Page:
Drugs companies 'are putting profits ahead of medical discoveries'
For every 1 spent on basic research a whopping 19 is spent on marketing, claim expertsCurrent reward system discourages innovation, they add
15:13 GMT, 8 August 2012
The pharmaceutical industry is in crisis because companies are rewarded for developing new drugs that have few clinical advantages over existing ones, experts say.
Writing in the British Medical Journal, Professor Donald Light from the University of Medicine and Dentistry of New Jersey and Joel Lexchin from York University in Toronto, say this has discouraged innovation for the past five decades.
They pointed to independent reviews that found between 85 and 90 per cent of all new drugs developed over the past 50 years have provided few benefits and considerable harms.
Has the pharmaceutical industry lost its way Professor Light and Mr Lexchin say profits have been given priority over innovation
They said most
research funds don't go towards finding breakthrough drugs but towards developing scores of minor variations that
produce a steady stream of profits. Heavy promotion of these drugs can
account for up to 80% of a nation’s drug spending, they add.
The duo warn that companies exaggerate research and development costs to lobby for more protection from free market competition. Yet, according to an independent analysis, the 1.3 per cent of revenues devoted to discovering new molecules compares with an estimated 25 per cent spent on promotion.
This means for every 1 spent on basic research a whopping 19 is spent on marketing.
Professor Light and Mr Lexchin said urgent changes needed to be made to make the industry focus on more cost effective and safer medicines.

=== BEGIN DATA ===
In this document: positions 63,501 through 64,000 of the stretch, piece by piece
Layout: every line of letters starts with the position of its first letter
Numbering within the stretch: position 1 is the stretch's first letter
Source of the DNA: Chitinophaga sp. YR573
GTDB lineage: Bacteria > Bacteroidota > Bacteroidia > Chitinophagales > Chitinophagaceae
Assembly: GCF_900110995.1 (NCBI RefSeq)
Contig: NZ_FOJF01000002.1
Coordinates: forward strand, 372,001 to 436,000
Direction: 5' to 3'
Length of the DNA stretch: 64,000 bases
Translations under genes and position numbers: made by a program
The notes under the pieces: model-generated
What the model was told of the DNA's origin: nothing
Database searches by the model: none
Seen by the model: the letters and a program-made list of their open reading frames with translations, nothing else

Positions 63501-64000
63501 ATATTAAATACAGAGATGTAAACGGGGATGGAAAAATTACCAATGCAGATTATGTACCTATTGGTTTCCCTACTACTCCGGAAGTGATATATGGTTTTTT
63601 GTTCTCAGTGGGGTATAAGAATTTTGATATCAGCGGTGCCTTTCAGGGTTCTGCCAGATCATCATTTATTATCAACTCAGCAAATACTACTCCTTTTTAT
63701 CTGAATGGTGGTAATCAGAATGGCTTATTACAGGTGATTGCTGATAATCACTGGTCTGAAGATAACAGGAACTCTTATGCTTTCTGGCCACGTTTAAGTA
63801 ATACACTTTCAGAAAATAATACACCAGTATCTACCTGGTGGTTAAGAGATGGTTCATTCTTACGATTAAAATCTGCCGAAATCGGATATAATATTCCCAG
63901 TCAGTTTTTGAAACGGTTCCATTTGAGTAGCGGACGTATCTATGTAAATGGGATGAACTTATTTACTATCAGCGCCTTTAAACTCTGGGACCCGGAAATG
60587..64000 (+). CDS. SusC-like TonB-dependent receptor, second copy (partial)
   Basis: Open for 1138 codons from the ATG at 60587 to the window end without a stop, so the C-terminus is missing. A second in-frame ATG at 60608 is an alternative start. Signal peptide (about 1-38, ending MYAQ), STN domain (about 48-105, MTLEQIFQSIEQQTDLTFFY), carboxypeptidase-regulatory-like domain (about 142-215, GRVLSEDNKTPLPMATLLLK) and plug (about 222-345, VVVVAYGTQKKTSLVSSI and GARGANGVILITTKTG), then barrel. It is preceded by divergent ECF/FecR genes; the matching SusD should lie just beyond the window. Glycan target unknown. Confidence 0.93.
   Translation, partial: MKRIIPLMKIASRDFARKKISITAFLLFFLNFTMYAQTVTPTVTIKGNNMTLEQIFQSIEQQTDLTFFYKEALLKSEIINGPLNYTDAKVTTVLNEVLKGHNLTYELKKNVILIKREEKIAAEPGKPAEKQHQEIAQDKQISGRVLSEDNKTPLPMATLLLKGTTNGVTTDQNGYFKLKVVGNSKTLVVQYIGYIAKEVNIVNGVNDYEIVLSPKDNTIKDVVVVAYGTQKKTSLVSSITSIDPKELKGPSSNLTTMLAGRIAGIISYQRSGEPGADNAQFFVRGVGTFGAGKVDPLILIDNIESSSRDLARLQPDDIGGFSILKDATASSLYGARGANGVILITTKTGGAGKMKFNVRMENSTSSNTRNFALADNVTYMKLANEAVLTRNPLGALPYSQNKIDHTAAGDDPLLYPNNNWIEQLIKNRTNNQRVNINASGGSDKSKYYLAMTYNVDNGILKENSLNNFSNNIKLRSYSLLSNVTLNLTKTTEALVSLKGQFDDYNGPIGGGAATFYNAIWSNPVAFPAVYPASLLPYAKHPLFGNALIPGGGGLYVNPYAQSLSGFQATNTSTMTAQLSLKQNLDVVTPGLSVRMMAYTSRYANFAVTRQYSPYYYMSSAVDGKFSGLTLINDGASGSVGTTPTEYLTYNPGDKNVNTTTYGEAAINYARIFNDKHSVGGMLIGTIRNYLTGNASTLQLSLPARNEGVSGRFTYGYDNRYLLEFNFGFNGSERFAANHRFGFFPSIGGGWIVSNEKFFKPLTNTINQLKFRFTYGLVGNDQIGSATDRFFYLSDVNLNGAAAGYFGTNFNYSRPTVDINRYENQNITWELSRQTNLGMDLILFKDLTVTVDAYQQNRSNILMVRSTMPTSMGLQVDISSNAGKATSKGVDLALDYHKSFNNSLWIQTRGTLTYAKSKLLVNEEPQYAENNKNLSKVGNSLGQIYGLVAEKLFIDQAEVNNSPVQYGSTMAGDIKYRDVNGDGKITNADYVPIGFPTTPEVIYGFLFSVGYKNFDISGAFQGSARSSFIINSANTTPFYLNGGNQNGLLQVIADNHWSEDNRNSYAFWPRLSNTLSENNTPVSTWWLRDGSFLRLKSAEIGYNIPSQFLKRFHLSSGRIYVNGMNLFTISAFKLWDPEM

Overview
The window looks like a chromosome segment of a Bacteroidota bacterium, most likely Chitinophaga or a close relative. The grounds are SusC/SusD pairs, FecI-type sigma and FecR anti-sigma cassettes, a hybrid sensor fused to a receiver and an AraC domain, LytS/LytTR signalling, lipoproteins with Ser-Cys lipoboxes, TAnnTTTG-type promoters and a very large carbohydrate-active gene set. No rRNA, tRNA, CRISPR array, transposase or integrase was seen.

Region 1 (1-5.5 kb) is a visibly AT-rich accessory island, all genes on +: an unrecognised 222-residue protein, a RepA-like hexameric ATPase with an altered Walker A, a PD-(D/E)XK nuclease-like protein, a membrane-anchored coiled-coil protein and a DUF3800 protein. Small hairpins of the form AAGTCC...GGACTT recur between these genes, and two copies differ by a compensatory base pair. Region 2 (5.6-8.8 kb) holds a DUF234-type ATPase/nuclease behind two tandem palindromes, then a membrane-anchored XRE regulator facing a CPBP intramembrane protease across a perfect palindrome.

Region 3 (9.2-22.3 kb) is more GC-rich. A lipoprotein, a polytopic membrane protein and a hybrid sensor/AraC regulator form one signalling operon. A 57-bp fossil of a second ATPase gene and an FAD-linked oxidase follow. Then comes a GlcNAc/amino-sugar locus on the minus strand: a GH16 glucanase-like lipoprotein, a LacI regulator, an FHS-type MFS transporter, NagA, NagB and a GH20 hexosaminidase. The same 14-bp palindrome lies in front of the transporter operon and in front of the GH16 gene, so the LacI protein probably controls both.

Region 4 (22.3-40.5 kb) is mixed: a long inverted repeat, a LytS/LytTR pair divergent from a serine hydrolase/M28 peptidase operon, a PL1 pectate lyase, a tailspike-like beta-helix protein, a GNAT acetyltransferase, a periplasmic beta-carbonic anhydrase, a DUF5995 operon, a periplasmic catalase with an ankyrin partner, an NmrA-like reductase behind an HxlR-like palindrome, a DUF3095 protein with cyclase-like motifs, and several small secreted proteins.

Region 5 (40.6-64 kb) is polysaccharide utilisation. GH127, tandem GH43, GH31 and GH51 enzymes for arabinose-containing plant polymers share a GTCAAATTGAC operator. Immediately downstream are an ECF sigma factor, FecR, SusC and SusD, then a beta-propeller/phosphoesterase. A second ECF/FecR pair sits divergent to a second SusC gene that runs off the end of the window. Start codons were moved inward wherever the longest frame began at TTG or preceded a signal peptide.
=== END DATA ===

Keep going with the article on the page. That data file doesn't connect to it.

They said the first step should be to stop approving so many new drugs of little therapeutic value.
'EU countries are paying billions more than necessary for drugs that provide little health gain because prices are not being set to reward new drugs in proportion to their clinical value,' they say.
They also believe that regulators should be publicly funded and that new ways of rewarding innovation should be considered.
'This approach would save countries billions in healthcare costs and produce real gains for people’s health', they conclude.
In a second paper, researchers from the London School of Economics said drug manufacturers should be made to demonstrate that
their products are superior to existing treatments.
However, Stephen Whitehead, chief executive of the Association of the British Pharmaceutical Industry, said: 'We strongly disagree with the claims made in these papers.
'Medical research has always rested on iterative and gradual innovation rather than breakthrough advances which are very rare. If it were not for the incremental improvements made in the treatment of HIV, the disease would still be terminal rather than a manageable long term condition.
'The pharmaceutical industry's medicines pipeline is promising with many new treatments in development. But the discovery of medicines is an increasingly difficult process as the cost of research and development continues to rise and regulation becomes more onerous. In 2012, it costs on average over 1 billion to develop a new medicine and takes between 12 and 15 years to develop.'